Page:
World Bank's new lending tool: Less safe, less transparent
Posted Jan. 31, 2012 / Posted by: Karen Orenstein
The World Bank last week decided to take a significant step backwards on social and environmental protection and transparency. The Bank’s board voted to approve Program-for-Results, also known as PforR, which, according to Bank hype, is “an innovative new financing instrument for the World Bank’s client countries that links the disbursement of funds directly to the delivery of defined results.” But according to more than 200 groups in 51 countries, “P4R represents the most radical development in [a] worrying trend towards the dilution of social and environmental safeguards.”
As is often the case, the World Bank is engaging in an exercise in double-speak.
The Disappearing Act of Environmental and Social Safeguards
In its press release, the Bank claims: “Key assessments – fiduciary, environmental & social - of program systems are an important feature of this new instrument and will help provide assurance that Bank financing is used appropriately and that the environmental and social impacts of the program are adequately addressed.”
Oh really? Is that why PforR gets rid of eight crucial environmental and social safeguard policies? (That’s in addition to 17 somehow “onerous” policies, like project appraisal!) Yep, gone are crucial do-no-harm policies on matters such as environmental assessment, involuntary resettlement, Indigenous Peoples, safety of dams, and gender and development. It’s not like these were superfluous, extravagant safeguards. Each of them resulted from drawn-out negotiations between economic justice, human rights, environmental, Indigenous Peoples, and other activists on one side, and the Bank on the other. They’re very much compromise policies tailored to the level of risk of a project. Lots of us would like the safeguards to be far stronger, not grossly watered down.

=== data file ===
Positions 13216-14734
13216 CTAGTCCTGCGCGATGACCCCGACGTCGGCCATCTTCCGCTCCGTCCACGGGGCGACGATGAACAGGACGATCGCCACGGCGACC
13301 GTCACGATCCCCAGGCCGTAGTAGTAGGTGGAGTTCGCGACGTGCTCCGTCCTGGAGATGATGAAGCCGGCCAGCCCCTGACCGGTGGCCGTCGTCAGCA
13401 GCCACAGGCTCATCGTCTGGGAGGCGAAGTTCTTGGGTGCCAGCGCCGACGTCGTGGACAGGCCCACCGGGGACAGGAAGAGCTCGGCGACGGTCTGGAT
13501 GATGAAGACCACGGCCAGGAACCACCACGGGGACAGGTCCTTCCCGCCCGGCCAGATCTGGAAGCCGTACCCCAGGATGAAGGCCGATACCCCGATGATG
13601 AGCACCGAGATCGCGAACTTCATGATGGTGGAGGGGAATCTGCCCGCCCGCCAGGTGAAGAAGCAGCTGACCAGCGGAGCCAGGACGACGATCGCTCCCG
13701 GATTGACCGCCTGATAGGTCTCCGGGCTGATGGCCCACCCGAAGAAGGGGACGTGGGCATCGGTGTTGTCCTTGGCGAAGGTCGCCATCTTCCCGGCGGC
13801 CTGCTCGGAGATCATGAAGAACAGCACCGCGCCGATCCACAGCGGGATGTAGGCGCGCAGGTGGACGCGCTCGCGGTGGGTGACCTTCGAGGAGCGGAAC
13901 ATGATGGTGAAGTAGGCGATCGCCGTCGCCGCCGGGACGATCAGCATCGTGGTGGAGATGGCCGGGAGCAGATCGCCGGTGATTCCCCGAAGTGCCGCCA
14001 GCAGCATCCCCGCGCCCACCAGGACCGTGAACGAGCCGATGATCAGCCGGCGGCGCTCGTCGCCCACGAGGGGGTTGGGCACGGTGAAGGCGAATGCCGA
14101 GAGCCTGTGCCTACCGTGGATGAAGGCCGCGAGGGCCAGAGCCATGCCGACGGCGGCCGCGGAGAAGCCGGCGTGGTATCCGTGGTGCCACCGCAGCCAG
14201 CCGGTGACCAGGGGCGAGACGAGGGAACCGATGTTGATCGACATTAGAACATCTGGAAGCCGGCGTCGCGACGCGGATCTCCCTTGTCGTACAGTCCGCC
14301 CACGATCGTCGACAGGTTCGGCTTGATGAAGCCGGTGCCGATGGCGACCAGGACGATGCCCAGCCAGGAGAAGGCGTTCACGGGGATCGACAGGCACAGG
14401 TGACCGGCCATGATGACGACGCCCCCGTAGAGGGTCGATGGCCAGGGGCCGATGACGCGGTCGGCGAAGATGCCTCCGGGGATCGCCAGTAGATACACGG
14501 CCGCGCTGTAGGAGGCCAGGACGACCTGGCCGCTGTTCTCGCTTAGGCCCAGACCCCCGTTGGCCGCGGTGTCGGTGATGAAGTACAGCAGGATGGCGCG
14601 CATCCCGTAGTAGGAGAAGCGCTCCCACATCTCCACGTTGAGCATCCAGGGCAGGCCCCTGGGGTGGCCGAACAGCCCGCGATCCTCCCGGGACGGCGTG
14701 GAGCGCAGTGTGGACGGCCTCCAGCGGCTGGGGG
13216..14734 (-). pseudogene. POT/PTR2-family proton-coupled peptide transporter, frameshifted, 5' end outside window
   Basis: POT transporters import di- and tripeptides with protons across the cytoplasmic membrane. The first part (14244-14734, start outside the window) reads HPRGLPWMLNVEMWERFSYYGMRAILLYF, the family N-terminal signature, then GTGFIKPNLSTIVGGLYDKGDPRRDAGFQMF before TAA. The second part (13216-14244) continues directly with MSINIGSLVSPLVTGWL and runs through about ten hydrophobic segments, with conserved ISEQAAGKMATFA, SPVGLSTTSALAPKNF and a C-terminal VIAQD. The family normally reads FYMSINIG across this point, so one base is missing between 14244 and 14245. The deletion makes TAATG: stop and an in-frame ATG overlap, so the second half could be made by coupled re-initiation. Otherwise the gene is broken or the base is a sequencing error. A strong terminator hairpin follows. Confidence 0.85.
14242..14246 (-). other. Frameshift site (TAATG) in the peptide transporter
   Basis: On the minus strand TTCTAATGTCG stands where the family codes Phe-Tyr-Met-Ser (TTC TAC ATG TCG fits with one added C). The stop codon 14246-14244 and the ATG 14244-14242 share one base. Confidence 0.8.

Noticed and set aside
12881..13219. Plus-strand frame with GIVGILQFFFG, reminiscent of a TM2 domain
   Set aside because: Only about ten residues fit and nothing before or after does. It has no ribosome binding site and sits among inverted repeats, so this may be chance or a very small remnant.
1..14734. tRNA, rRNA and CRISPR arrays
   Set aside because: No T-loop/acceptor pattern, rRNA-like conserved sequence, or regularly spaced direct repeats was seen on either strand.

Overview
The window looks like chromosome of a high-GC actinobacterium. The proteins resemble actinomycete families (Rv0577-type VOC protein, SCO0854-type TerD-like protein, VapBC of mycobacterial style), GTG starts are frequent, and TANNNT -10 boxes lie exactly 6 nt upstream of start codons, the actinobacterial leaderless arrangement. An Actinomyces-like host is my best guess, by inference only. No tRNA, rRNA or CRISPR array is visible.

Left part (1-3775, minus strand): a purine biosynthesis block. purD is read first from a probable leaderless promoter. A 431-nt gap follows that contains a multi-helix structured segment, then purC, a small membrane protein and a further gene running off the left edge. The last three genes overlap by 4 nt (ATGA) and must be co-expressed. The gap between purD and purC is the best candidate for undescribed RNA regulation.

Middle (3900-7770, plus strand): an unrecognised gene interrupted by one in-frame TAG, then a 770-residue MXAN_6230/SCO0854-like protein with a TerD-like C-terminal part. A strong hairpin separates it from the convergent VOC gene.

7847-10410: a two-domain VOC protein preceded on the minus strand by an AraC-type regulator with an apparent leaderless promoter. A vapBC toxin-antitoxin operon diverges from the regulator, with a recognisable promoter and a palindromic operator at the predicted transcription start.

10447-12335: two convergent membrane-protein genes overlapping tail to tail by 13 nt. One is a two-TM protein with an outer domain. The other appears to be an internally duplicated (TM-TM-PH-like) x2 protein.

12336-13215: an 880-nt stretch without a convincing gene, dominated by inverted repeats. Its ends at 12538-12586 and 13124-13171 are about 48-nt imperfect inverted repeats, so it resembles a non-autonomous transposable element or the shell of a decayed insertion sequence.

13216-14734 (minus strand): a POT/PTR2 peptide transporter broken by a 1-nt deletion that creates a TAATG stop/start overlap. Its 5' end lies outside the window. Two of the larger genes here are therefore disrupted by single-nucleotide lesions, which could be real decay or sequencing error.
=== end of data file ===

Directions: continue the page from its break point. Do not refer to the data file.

The approval of PforR is paving the way for safeguards to apply to less than 10 percent of the Bank’s portfolio. That’s because only the riskiest activities – known as Category A - are excluded from PforR. All Category B projects, which according to the Bank's own Independent Evaluation Group still have 'substantial risk,' are fair game. Further, the Independent Evaluation Group found that “[a]lmost a third of projects with high-risk levels were incorrectly classified as Category B.” This means that a significant number of so-called Category B projects are, in reality, Category A and could thus qualify for PforR.
Not that we will even necessarily have the information to know when projects are being mis-categorized -- public and community access to project-level information is not required. What a borrower funds with Bank money, where the activity occurs, and its potential impacts may not be known outside of the Bank.
Murky on Transparency
Maintaining its double-speak, the Bank’s PforR press release asserts, “PforR will also help improve the transparency and accountability of developing country programs, and strengthen systems to fight fraud and corruption.”
This is not possible when transparency standards are reduced. One ‘developing country program’ can potentially contain hundreds of projects. While it’s all nice and good to know what’s going on at the ‘program’ level, what really matters to people on the ground is what’s happening at the project level in their communities, and transparency at that level is not stipulated.